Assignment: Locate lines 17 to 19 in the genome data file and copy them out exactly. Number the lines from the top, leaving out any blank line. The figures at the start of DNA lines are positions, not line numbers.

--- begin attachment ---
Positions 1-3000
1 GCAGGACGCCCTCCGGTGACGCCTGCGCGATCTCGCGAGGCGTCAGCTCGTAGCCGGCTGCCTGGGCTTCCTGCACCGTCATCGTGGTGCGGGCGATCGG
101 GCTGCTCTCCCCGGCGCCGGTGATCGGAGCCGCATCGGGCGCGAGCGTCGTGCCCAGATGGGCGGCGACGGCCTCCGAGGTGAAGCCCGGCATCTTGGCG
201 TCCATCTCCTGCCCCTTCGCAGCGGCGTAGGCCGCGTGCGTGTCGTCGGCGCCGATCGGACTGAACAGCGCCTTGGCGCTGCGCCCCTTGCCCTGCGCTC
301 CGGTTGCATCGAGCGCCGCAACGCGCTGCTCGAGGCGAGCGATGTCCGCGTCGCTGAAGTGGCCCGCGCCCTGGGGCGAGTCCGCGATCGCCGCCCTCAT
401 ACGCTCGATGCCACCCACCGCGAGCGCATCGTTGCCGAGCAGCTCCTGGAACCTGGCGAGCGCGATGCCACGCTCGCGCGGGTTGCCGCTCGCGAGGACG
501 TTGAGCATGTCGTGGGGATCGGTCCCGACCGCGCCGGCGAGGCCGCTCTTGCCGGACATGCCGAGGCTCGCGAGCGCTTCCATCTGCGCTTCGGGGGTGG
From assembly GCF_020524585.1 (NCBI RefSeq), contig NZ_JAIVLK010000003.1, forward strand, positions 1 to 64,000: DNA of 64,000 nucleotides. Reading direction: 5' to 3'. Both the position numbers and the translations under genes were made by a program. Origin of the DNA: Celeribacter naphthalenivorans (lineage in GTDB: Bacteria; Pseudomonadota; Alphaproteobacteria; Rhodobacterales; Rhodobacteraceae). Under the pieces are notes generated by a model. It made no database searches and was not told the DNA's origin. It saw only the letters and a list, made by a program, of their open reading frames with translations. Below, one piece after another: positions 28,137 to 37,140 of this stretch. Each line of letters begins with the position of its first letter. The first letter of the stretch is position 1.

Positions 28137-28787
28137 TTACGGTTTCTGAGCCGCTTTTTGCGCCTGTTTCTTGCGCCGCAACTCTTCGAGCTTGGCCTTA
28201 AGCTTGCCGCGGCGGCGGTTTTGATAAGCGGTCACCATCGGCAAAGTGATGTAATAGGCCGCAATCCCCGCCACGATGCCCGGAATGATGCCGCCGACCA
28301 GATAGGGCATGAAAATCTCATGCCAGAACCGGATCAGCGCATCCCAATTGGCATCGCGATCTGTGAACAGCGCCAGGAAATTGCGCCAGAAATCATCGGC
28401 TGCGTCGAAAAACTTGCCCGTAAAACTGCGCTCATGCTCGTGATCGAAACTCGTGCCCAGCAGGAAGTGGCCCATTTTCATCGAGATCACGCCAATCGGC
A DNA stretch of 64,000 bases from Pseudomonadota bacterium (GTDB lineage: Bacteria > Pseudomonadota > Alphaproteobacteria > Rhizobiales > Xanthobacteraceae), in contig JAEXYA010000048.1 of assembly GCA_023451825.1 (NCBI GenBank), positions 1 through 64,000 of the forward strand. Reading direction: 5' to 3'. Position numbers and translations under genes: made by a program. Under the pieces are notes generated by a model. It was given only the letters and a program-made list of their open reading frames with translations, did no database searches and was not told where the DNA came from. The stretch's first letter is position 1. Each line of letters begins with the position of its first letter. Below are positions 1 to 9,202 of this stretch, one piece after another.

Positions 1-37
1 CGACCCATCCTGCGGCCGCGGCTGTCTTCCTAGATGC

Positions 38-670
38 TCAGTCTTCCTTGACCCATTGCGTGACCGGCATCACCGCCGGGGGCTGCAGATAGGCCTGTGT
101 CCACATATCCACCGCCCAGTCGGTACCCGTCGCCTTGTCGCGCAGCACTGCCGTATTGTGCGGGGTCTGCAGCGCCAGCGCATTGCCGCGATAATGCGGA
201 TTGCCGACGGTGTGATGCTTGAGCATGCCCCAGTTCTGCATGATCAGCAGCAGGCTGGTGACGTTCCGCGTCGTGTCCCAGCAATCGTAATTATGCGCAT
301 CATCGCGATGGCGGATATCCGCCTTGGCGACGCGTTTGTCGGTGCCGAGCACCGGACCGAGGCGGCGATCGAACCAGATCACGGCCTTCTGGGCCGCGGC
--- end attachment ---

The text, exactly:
Positions 38-670
38 TCAGTCTTCCTTGACCCATTGCGTGACCGGCATCACCGCCGGGGGCTGCAGATAGGCCTGTGT
101 CCACATATCCACCGCCCAGTCGGTACCCGTCGCCTTGTCGCGCAGCACTGCCGTATTGTGCGGGGTCTGCAGCGCCAGCGCATTGCCGCGATAATGCGGA